Champions’ White House visits often filled with no-shows, controversy

President Jimmy Carter holds a Pittsburgh Pirates cap and a Pittsburgh Steelers "Terrible towel" as he meets both champion teams at the White House in Washington on Feb. 22, 1980.

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President Jimmy Carter holds a Pittsburgh Pirates cap and a Pittsburgh Steelers "Terrible towel" as he meets both champion teams at the White House in Washington on Feb. 22, 1980.

Championship teams have visited the White House on an annual basis, dating back to the days of Presidents Jimmy Carter and Ronald Reagan.

Under the Trump administration, the visits — intended to celebrate American athletic excellence and a photo-op of the Commander in Chief hoisting a team jersey with his name — have become a political football.

The reigning World Series champion Red Sox are the next team — well, some of the team — poised to visit 1600 Pennsylvania Ave. Thursday.

Nearly a dozen players, and manager Alex Cora, have said they will skip today's ceremony.

It is not a phenomenon new to American sports. Players on previous teams in all major sports have skipped White House visits under previous administrations.

It has been more common recently with members of the Super Bowl winning Philadelphia Eagles and the entire Golden State Warriors championship team of 2018, opting to forgo a White House trip.

Here’s a look at other controversial White House stops and no-shows:


• President Jimmy Carter was the first Commander in Chief to welcome a Super Bowl champion to the White House. The Pittsburgh Pirates, World Series winners, joined the Steelers in a dual ceremony.
"It was my honor and my pleasure to be present in the Pittsburgh locker room last fall on the final night of the World Series," Carter said. "I escaped without getting tramped, by the skin of my teeth."


• Larry Bird, Robert Parish and Cedric Maxwell skipped the Boston Celtics' visit to the White House to meet Reagan a day after winning the NBA  title. 
Bird later told a reporter, "If the president wants to see me, he knows where to find me."


• Michael Jordan opted to play a round of golf at Hilton Head, S.C., rather than join his Chicago Bulls teammates in visiting George H.W. Bush at the White House  to celebrate the franchise's first NBA championship.
• The New York Giants were not invited to visit Washington after winning the Super Bowl — just 10 days after the start Operation Desert Storm in Iraq, the start of the Gulf War.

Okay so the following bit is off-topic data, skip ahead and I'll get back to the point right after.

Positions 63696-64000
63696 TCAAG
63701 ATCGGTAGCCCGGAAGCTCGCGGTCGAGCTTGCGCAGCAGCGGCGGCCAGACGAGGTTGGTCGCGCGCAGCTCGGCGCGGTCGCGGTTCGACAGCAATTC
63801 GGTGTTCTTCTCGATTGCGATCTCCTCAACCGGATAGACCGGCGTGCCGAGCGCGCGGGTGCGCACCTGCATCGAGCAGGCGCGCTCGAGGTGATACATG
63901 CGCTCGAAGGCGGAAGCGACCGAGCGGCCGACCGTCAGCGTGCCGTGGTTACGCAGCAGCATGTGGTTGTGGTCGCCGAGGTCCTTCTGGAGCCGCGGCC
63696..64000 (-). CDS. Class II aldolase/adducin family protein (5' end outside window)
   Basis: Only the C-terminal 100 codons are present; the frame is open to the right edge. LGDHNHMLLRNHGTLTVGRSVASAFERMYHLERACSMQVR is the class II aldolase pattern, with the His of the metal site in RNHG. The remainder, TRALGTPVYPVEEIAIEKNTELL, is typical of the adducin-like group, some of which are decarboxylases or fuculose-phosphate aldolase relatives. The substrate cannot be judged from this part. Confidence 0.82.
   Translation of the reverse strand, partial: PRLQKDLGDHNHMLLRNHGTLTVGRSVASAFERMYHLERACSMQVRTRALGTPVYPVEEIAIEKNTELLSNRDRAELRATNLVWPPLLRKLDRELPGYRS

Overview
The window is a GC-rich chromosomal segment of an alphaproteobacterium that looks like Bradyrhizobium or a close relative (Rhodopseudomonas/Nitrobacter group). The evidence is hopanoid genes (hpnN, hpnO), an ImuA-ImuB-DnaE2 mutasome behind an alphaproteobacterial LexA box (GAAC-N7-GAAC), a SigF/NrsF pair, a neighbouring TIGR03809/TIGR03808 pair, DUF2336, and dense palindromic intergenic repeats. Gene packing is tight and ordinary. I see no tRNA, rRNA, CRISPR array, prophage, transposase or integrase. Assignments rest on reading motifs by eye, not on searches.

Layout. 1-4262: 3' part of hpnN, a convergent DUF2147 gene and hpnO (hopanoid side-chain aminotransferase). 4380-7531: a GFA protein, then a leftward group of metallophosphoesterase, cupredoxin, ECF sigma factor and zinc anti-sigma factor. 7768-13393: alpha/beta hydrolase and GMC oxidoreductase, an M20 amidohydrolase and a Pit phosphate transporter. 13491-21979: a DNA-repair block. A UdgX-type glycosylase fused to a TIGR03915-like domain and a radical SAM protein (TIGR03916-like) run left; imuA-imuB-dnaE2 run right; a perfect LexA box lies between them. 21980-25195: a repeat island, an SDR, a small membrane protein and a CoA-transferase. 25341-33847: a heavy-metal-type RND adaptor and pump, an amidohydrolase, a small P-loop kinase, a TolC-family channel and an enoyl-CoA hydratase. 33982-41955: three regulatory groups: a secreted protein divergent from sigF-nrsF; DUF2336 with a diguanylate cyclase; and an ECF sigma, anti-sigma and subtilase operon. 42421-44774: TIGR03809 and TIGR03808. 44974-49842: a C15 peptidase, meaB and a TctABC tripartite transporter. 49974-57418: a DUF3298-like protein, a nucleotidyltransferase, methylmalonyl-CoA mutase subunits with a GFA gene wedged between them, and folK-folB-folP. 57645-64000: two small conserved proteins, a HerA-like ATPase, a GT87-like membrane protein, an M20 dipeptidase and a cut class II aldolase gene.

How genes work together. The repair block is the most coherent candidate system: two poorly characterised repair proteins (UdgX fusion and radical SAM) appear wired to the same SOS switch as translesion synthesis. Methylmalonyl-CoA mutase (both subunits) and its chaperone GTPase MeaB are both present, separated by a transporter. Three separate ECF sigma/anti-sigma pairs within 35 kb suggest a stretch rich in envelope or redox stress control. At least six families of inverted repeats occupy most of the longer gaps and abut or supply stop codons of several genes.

• In the days following the impeachment of President Bill Clinton, the Denver Broncos never received a White House invite after their Super Bowl victory over the Atlanta Falcons. 
• The St. Louis Rams were invited to the White House after winning the Super Bowl at the Georgia Dome the following year, but the trip never took place after the White House rescinded its offer as it brokered a peace agreement in the Middle East.


• The Tampa Bay Buccaneers did not receive an invitation to visit the George W. Bush White House for another Middle East conflict — Operation Iraqi Freedom.

2004 and 2007

• Manny Ramirez skipped a visit to the White House after two Red Sox World Series wins. He cited a his grandmother’s illness for his absence. “I guess his grandmother died again,” President Bush quipped after his second no-show. “Just kidding. Tell Manny I didn’t mean it.”


• Northwestern national championship women's lacrosse team players pose for a picture with President Bush wearing flip-flops. Mothers everywhere shudder.

2006 and 2009

• Steelers linebacker James Harrison twice missed visits to the White House after Super Bowl victories — under Presidents Bush and Obama. “This is how I feel — if you want to see the Pittsburgh Steelers, invite us when we don’t win the Super Bowl," Harrison said in 2009.


• Three members of the 1972 undefeated Miami Dolphins team — Manny Fernandez, Bob Kuechenberg and Jim Langer — decline an invitation by President Obama to celebrate the 40th anniversary of the team’s feat. They cited their disliked of the president as the reason for their absence.

2015 and 2017

• New England quarterback Tom Brady skipped the visit to Washington, D.C., under President Obama and President Trump, suggesting he'd already been to the White House numerous times. He has not committed to visiting this year, following their Super Bowl win in Atlanta.


• The Golden State Warriors say they’ll forgo a visit to the White House after winning the NBA title.  President Trump then withdrew the invite. The team instead spent a day with local children at an African-American history museum during a game stop in D.C.

• Neither NCAA Division I basketball champion — North Carolina, men’s; South Carolina, women’s — visited the White House due to scheduling conflicts or outright refusal to accept an invitation from President Trump.


• A planned celebration of the Super Bowl-winning Philadelphia Eagles was canceled because "the Eagles offered to send only a tiny handful of representatives" to the event, White House press secretary Sarah Huckabee Sanders said.


• Clemson's national championship football team was celebrated at the White House with a buffet of fast food offerings, supplied by President Trump during a partial government shutdown.

• The NCAA Division I men’s basketball champion — Virginia Cavaliers — declined an invitation to visit Trump’s White House. Head coach Tony Bennett said, “With several players either pursuing pro opportunities or moving on from UVA, it would be difficult, if not impossible to get everyone back together.”

• Baylor’s Lady Bears  — the NCAA Division I women’s basketball champion —  then visited with President Trump in the Oval Office and presented him with a No. 1 “Trump” jersey. He again served a fast food buffet.